Florida prosecutors are trying to find a missing Scientology leader who is listed as a defendant in a federal lawsuit concerning child trafficking.
David Miscavige, chairman of the board of the Religious Technology Center, is the leader of the controversial Church of Scientology and the sect’s company Sea Org, according to the Tampa Bay Times. Process servers visited 10 Church of Scientology properties and have made 27 attempts to serve Miscavige, but the church leader has been missing for months, according to the Tampa Bay Times.
Plaintiffs Gawain and Laura Baxter and Valeska Paris, former Scientologists, claim in the lawsuit that they were forced to sign a billion-year contract with the church, according to the Times. Paris also states that she was also sexually assaulted multiple times during her time with the sect and that when her mother deserted the church she was locked in a room for 48 hours.
The Church of Scientology was founded in 1953 by L. Ron Hubbard but Miscavige became the head of the church in 1986. The church is known for its secretive proceedings, including its own television channel and news, high-profile status among celebrities in Hollywood, and, in addition, accusations of financial fraud, child trafficking, sexual abusecover-ups and forced labor.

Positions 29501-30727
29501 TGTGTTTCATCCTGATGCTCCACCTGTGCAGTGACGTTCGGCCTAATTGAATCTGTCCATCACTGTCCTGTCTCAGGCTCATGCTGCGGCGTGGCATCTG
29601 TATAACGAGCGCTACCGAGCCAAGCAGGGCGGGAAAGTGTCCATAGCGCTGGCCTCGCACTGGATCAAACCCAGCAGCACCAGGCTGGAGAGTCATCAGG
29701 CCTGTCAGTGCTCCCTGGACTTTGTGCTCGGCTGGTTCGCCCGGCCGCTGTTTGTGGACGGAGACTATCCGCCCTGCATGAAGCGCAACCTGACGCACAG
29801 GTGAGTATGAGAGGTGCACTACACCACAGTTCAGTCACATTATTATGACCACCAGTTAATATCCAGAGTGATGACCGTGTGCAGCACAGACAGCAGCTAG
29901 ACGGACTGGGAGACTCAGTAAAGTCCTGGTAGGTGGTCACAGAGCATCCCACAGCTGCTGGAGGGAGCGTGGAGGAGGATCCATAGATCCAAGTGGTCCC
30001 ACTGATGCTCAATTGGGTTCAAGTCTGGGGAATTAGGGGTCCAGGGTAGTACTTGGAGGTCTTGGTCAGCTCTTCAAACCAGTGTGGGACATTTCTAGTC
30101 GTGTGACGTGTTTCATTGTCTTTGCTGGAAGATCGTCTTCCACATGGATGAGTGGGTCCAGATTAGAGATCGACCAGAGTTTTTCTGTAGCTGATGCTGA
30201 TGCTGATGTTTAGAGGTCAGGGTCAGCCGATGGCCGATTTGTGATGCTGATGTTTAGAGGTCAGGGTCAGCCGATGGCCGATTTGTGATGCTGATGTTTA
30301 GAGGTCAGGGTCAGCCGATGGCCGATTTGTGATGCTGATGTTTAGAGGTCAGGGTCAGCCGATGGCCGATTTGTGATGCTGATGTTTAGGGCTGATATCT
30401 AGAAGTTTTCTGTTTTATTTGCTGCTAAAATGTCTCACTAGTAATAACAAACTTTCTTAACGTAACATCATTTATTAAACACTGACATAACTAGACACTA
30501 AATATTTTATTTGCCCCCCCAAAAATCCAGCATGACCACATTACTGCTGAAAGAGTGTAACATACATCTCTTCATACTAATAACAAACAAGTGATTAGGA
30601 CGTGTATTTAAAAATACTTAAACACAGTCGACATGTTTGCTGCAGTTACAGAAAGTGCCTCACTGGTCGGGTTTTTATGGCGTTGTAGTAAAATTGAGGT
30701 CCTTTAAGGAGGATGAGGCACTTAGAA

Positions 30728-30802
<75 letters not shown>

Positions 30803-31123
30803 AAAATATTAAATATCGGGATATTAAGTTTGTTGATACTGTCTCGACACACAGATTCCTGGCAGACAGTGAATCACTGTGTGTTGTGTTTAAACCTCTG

Security guards on the group’s properties claimed to have no idea where Miscavige was and refused to take the court documents, according to the Times. Baxter and Paris’ legal team hired a private investigator to track Miscavige down but so far have remained unsuccessful.
A court hearing is scheduled for Jan. 20 to declare Miscavige served by default for failing to accept service papers, according to the Times. Miscavige’s attorney’s claimed in a response filed Tuesday that the church leader should not be included in the lawsuit and “part of a litigation strategy to target the leader of the religion for harassment.”
So far five of the other defendants listed in the lawsuit have been served, according to the Times. Those defendants filed in July for the case to be presented in front of a panel of current church members instead of the courts, but the decision remains pending.
Miscavige also claims that the plaintiffs cannot serve him in Florida because there is no proof of his residence or that he engages in business in the Sunshine State, according to the Times. Miscavige has lived in Scientology-owned properties since he was 16 according to Mike Rinder, a former church executive.
Attorneys for the Baxters and Paris, Miscavige’s attorneys and the Church of Scientology did not respond to the Daily Caller News Foundation’s request for comment.
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